News, Technology

Effects Of Internet Blackout on Smaller And Bigger Business Are Greater than you think

Written by Muhammad Muneeb Ur Rehman ·  2 min read >

NetBlocks metrics confirm the disruption of Twitter, Facebook, and YouTube on multiple internet providers in Pakistan on Tuesday 9 May 2023. Additionally, total internet shutdowns have been observed on mobile networks in some regions. The disruptions come amid the arrest of former Prime Minister Imran Khan. Nearly 125 million people have been affected by the government’s decision to suspend mobile broadband and block access to social media apps.

“Internet and social media access is crucial to connect with loved ones, and to exercise the rights to free expression, access to information, and freedom of assembly. Especially amid protests and crises, people need to share and verify information and exchange diverse views. The deliberate blackouts in Pakistan undermine human rights, stifle free speech, and will only worsen the impact of the crisis by keeping people in the dark.”

There is a growing and alarming trend of authorities imposing internet shutdowns as a knee-jerk reaction to law and order situations, without regard to the impact on rights and freedoms, or any meaningful inquiry into the effectiveness of these measures. Pakistani authorities have disrupted internet access repeatedly over a year in response to political rallies and protests in the country.

Real-time network data show the disruption in effect on some but not all mobile and fixed-line internet providers in Pakistan at the time of writing. The study is taken from a sample size of 120 measurements from 60 vantage points across Pakistan. 

This class of disruption can be worked around using VPN services, which are able to circumvent government internet censorship measures. However, the mobile broadband disruptions cannot be circumvented and will be experienced as a total internet shutdown by those affected.

The observed disruptions have continued into Thursday, in some cases intensifying, with hundreds of protesters reportedly detained during the information blackout. Some Instagram servers have also become unreachable since Wednesday.

The most common story is of Mohammed Faisal, a food delivery driver in Karachi, who has lost 6,000 rupees ($20) over the past three days. The 26-year-old relies on WhatsApp messaging service to receive and track the locations of his food orders.

He uses his trusty motorbike and a smartphone with mobile broadband internet to traverse the main roads, narrow streets, and densely populated neighborhoods in Pakistan’s largest and most populous city.

Mohammad Fayyaz, who lives in a village in the eastern province of Punjab, feels cut off from the rest of the country during a time of major political upheaval.

“We use YouTube to watch the news, but with most social media apps being restricted since Tuesday, we feel disconnected from the events taking place in Islamabad or Lahore,”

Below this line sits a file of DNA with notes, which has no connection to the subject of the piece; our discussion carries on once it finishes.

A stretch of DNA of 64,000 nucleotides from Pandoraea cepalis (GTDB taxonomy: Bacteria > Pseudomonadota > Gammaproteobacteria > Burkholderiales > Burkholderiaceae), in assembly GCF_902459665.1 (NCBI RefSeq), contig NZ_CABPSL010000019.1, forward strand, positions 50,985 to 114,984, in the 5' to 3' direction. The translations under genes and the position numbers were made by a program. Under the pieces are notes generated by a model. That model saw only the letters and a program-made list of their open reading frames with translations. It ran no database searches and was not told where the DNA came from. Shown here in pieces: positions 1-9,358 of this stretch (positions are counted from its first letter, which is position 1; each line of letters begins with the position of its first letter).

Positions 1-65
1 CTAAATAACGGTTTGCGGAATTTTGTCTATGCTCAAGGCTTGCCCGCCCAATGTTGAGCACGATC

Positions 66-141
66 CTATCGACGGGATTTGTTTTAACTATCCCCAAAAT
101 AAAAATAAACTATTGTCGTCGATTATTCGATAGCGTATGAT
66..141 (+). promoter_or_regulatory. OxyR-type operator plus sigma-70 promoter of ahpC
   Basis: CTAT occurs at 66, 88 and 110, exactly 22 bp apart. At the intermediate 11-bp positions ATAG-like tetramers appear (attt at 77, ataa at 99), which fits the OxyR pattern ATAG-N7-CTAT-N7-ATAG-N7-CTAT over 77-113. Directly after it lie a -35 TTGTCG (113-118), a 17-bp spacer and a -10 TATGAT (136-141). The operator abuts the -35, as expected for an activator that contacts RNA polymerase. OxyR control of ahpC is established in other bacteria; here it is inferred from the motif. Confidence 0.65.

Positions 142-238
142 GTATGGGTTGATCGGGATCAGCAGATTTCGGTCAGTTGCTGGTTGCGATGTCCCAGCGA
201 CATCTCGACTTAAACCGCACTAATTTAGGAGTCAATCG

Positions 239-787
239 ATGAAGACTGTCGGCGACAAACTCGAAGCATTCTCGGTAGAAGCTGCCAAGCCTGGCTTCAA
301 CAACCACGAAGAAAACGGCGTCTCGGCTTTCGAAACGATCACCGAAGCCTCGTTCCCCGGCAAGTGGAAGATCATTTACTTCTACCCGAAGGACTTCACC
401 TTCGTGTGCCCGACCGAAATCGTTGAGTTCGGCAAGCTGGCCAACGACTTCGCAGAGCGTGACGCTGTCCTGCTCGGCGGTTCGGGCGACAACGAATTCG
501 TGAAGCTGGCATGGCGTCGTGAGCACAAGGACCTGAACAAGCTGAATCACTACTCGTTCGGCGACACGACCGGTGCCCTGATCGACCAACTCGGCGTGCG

According to Nighat Dad, a Pakistani lawyer, and digital rights activist, the shutdown of mobile broadband and social media services violates the Constitution of Pakistan.

“The ban violates Article 19 A of the Constitution and [people’s] freedom of expression, which is enshrined in the Constitution,” she said, urging the government to make a decision “with proportionality, mention its legitimate aim and be very transparent around these shutdowns”.

However, the telecommunication authority that imposed the blanket mobile broadband suspension did not indicate when the country’s 125 million mobile broadband users will be able to use the service again.

“We cannot confirm when the suspension will be lifted, as we act upon the interior ministry’s orders,” PTA’s Obaid said.

Mobile users in Pakistan are no strangers to restrictions on internet services and apps. In 2013, YouTube was banned after the video streaming service’s hosting of an anti-Islam film led to countrywide protests. The ban was lifted after three years, but the authorities have imposed unannounced shutdowns in the wake of major protests in the past few years.q

As soon as Tuesday’s shutdown was reported, Twitter users took to the platform to share novel ways to evade the ban and exchange notes on the most useful VPN services.

“The day [Tuesday] finished with VPN demand being 1,329 percent higher than the 28-day average prior to the social media blocks,” Simon Migliano of Top10VPN, a website that reviews and rates VPN services, told Al Jazeera.

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Written by Muhammad Muneeb Ur Rehman
Muneeb is a full-time News/Tech writer at He is a passionate follower of the IT progression of Pakistan and the world and wants to educate the people of Pakistan about tech affairs. His favorite part about being a tech writer is tech reviews and giving an honest and clear verdict to his readers. Contact Muneeb on his LinkedIn at: Profile